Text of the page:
The National Motor Racing Museum is located next to the Mount Panorama Circuit.

National Motor Racing Museum Motor racing museum in Mount Panorama, Bathurst

The National Motor Racing Museum (NMRM) is located in the regional New South Wales city of Bathurst, approximately 200 km west of Sydney. The museum is situated adjacent to the Mount Panorama motor racing circuit at the end of Conrod Straight, close to the city.

Early history

Bathurst, a town 200 km (125 mi) west of Sydney hosted races dating back to the 1900's. A man by the name of Dr. Machattie persuaded two local builders to drive from Melbourne to Bathurst- a 793 km (495 mi) drive in his steam-powered Thomson. Various circuits made up of public roads made up of dirt and tarmac were raced on starting in 1906. Until 1913, races took place on the 20.5 mi (33 km) Peel-Limekilns circuit, then from 1914-1925 the 15.5 mi (24.8 km) Yetholme circuit was used, then the incredibly long 62.5 mi (100 km) Sunny Corner (also known as the Mount Horrible circuit) circuit was used from 1926 to 1930 and the 7 mile Vale circuit was used from 1931 to 1937. Construction of the Mount Panorama circuit commenced in mid-1936. [2] The first race meeting, for motorcycles, was held on 16 April 1938 and the first race, the 1938 Junior Tourist Trophy, was won by 20 year old Queenslander Les Sherrin [3] riding a Norton. [4] The first car race, the 1938 Australian Grand Prix, was held two days later and was won by Peter Whitehead [3] driving an ERA. [5]

Sydney Metropolis in Australia

Sydney is the state capital of New South Wales and the most populous city in Australia and Oceania. Located on Australia's east coast, the metropolis surrounds Port Jackson and extends about 70 km (43.5 mi) on its periphery towards the Blue Mountains to the west, Hawkesbury to the north, the Royal National Park to the south and Macarthur to the south-west. Sydney is made up of 658 suburbs, 40 local government areas and 15 contiguous regions. Residents of the city are known as "Sydneysiders". As of June 2017, Sydney's estimated metropolitan population was 5,230,330 and is home to approximately 65% of the state's population.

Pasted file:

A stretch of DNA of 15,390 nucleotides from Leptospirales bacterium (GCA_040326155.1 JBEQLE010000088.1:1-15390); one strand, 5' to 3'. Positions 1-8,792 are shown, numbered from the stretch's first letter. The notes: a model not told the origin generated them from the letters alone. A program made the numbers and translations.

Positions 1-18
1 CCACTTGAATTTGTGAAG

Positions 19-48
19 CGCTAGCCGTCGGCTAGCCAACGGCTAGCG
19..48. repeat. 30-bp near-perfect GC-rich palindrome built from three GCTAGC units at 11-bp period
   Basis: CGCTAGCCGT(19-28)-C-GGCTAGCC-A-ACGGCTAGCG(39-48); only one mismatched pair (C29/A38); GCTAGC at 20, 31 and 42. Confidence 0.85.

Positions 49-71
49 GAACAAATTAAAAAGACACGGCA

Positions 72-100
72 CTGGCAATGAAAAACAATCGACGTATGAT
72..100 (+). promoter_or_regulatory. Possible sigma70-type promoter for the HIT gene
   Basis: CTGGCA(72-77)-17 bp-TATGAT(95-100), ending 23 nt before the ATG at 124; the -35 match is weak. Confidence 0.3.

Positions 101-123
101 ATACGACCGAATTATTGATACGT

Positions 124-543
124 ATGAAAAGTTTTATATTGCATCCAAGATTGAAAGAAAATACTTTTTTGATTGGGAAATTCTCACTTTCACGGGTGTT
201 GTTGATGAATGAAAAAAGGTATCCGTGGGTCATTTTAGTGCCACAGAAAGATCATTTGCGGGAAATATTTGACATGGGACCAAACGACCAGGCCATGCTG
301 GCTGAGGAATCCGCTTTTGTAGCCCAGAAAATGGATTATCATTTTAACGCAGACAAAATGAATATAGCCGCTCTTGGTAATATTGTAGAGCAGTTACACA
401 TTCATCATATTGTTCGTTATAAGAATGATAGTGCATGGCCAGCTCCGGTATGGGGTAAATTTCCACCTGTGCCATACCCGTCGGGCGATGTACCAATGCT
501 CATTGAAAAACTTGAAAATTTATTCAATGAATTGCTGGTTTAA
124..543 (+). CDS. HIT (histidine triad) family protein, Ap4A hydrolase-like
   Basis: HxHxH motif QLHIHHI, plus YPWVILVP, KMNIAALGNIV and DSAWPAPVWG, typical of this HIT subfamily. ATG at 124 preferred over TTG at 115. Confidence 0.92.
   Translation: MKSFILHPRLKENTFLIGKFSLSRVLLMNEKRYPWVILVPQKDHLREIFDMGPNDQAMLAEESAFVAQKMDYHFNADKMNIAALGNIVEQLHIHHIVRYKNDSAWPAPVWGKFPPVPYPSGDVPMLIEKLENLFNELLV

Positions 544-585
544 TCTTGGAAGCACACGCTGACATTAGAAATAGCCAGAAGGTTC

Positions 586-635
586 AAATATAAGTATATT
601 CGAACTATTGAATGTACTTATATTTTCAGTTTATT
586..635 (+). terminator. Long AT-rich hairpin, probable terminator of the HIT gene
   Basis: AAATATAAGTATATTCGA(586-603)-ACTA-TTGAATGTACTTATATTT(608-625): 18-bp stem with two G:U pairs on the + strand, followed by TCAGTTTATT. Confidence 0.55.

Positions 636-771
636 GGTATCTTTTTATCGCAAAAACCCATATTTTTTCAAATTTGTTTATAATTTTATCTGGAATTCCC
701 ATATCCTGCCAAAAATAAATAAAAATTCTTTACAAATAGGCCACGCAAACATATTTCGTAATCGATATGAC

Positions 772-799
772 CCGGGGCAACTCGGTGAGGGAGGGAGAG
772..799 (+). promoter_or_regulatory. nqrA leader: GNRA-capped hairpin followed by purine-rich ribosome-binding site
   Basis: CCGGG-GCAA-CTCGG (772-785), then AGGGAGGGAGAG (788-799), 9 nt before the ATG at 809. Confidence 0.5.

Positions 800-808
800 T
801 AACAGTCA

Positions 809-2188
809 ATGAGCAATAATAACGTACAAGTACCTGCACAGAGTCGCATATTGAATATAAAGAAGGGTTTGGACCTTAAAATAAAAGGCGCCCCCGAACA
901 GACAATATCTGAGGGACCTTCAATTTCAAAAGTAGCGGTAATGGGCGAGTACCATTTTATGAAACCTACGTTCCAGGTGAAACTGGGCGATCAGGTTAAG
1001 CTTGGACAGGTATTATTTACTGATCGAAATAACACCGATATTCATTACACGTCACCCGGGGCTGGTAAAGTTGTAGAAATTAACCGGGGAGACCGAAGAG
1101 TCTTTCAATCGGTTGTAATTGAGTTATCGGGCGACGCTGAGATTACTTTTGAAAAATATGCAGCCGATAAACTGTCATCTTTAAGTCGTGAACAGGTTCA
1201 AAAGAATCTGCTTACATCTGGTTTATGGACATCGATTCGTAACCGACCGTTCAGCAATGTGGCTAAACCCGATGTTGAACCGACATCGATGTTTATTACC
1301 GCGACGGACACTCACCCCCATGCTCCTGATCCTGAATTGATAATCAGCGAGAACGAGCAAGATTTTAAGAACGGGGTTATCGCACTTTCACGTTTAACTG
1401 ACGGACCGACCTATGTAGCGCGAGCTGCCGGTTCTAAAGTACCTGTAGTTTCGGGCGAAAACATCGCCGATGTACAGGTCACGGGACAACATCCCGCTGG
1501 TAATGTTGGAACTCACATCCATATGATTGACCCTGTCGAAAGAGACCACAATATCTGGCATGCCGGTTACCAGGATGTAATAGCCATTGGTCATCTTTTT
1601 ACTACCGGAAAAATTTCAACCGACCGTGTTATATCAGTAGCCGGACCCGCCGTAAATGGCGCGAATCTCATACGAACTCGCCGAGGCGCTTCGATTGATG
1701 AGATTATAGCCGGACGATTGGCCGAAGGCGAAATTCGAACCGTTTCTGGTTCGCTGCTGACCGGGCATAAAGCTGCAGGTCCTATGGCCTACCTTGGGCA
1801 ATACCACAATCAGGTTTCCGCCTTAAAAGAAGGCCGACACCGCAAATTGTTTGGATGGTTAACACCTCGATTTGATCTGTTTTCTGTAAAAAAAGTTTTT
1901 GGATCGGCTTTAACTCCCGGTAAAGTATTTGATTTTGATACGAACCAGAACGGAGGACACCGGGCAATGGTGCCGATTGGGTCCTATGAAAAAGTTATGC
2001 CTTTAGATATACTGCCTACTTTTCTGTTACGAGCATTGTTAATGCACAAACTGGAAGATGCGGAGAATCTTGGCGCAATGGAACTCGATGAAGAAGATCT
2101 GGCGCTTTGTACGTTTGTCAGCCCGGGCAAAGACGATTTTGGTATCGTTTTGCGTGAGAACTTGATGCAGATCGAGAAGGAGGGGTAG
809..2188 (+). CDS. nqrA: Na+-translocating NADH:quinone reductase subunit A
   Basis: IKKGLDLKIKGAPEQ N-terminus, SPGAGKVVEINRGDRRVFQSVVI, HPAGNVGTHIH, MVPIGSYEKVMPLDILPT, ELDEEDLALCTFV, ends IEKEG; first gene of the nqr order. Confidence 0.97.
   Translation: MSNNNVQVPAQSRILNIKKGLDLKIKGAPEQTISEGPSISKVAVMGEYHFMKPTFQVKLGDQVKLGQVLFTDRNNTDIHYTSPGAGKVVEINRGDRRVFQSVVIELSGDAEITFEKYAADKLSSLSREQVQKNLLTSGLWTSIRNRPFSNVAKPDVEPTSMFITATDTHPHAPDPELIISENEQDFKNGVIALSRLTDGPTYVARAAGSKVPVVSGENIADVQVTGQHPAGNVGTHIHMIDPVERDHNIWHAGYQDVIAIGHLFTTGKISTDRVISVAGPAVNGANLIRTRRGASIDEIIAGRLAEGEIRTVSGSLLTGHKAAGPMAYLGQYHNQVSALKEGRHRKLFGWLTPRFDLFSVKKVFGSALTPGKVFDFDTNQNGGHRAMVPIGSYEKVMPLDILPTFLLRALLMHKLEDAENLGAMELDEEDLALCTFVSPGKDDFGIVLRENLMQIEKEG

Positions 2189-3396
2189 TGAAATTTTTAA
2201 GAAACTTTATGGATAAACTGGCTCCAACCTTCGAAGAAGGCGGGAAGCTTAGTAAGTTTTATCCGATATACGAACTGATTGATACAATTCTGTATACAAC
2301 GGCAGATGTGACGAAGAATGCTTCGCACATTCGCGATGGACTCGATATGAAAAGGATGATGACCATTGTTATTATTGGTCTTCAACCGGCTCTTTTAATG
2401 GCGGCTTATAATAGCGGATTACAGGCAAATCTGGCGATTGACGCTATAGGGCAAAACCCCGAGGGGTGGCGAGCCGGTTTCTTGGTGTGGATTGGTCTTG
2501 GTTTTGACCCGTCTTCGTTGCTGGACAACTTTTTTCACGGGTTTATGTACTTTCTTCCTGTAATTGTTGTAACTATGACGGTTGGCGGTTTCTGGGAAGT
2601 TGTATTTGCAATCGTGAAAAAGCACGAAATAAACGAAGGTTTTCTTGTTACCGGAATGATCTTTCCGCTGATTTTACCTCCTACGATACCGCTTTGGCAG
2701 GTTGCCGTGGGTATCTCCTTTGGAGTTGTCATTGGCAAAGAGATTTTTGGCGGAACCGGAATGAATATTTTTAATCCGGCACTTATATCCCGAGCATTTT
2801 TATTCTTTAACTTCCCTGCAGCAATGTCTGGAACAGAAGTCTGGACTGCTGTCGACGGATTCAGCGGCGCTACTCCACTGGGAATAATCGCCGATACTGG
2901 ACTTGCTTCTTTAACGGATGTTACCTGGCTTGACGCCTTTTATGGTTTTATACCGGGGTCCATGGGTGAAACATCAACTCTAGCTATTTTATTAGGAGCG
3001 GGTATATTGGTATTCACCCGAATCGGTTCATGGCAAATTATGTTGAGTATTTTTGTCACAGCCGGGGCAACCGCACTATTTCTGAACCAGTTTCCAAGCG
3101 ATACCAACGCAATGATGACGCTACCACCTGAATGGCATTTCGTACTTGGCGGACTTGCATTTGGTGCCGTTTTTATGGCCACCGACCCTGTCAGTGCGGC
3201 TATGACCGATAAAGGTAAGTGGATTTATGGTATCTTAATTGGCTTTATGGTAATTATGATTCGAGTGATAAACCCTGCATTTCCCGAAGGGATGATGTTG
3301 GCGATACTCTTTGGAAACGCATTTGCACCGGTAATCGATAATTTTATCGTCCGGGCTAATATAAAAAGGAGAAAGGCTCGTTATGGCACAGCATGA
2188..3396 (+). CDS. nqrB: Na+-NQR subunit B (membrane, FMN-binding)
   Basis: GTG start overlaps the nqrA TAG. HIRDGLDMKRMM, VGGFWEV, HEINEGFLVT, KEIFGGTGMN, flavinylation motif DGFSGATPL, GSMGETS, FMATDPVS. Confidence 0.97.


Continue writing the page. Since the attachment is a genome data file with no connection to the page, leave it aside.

Melbourne City in Victoria, Australia

Melbourne is the capital and most populous city of the Australian state of Victoria, and the second most populous city in Australia and Oceania. Its name refers to an urban agglomeration of 2,080 km2 (800 sq mi), comprising a metropolitan area with 31 municipalities, and is also the common name for its city centre. The city occupies much of the coastline of Port Phillip bay and spreads into the hinterlands towards the Dandenong and Macedon ranges, Mornington Peninsula and Yarra Valley. It has a population of 5 million, and its inhabitants are referred to as "Melburnians".

Norton Motorcycle Company British motorcycle marque

The Norton Motorcycle Company is an English motorcycle marque, originally from Birmingham, England, UK. It was founded in 1898 as a manufacturer of "fittings and parts for the two-wheel trade". By 1902 the company had begun manufacturing motorcycles with bought-in engines. In 1908 a Norton-built engine was added to the range. This began a long series of production of single and eventually twin-cylinder motorcycles, and a long history of racing involvement.

The circuit

It also has the fastest corner in touring car racing,[ citation needed ], the kink at the entrance to the Chase. French sportscar driver Alexandre Prémat, who later raced as a V8 Supercar regular, once described the circuit as "A mix of the (Nürburgring) Nordschleife, Petit Le Mans (Road Atlanta) and Laguna Seca". German driver Maro Engel described the circuit as the "Blue Hell", as a play on the Nürburgring's nickname "Green Hell".

Touring car racing is a motorsport road racing competition with heavily modified road-going cars. It is popular in Argentina, Australia, Brazil, Britain, Germany, Sweden and Norway. It has both similarities to and significant differences from stock car racing which is popular in the United States.

Alexandre Prémat French racing driver

Alexandre Prémat is a multiple-championship winning French racing driver. He currently drives for DJR Team Penske as a co-driver alongside Scott McLaughlin in the Pirtek Enduro Cup series.

The Pit Straight